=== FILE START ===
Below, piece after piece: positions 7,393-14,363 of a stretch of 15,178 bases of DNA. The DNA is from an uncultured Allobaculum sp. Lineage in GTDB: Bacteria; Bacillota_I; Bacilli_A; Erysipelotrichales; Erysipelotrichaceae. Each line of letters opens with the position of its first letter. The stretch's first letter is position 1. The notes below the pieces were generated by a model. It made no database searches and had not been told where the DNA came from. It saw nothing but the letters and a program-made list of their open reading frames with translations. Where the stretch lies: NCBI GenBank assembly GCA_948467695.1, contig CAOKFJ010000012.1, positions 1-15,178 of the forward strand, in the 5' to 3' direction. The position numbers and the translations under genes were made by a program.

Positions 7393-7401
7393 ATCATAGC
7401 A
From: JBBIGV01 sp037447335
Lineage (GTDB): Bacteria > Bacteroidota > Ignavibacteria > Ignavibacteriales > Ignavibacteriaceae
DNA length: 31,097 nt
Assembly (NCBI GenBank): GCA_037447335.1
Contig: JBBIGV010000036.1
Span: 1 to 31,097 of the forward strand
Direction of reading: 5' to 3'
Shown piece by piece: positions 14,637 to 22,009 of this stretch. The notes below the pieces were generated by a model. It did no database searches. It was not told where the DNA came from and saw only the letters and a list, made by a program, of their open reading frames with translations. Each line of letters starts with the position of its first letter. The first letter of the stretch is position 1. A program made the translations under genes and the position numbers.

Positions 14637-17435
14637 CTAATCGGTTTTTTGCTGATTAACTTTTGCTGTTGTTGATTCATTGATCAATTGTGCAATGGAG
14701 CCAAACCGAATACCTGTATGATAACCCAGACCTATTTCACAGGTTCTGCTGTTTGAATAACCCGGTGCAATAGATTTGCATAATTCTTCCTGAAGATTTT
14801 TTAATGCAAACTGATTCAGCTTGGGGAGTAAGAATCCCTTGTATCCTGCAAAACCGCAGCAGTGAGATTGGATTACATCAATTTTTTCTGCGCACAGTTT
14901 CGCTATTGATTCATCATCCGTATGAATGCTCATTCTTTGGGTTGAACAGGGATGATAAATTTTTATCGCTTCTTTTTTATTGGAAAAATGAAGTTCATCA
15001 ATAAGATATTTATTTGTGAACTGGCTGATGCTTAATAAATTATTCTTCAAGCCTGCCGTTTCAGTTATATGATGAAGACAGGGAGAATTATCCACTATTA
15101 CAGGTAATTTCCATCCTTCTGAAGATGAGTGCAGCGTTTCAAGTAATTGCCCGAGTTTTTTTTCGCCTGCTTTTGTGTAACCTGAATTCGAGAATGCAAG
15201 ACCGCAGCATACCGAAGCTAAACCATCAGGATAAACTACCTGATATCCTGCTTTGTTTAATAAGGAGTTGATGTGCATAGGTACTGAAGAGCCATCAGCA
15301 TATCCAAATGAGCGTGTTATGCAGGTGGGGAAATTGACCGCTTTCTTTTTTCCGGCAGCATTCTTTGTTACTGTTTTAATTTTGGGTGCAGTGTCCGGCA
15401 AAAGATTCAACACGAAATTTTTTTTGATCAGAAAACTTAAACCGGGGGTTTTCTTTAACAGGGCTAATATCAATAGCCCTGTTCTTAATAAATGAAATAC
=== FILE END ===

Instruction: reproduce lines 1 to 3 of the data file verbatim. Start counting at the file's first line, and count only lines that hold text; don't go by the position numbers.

Below, piece after piece: positions 7,393-14,363 of a stretch of 15,178 bases of DNA. The DNA is from an uncultured Allobaculum sp. Lineage in GTDB: Bacteria; Bacillota_I; Bacilli_A; Erysipelotrichales; Erysipelotrichaceae. Each line of letters opens with the position of its first letter. The stretch's first letter is position 1. The notes below the pieces were generated by a model. It made no database searches and had not been told where the DNA came from. It saw nothing but the letters and a program-made list of their open reading frames with translations. Where the stretch lies: NCBI GenBank assembly GCA_948467695.1, contig CAOKFJ010000012.1, positions 1-15,178 of the forward strand, in the 5' to 3' direction. The position numbers and the translations under genes were made by a program.

Positions 7393-7401
7393 ATCATAGC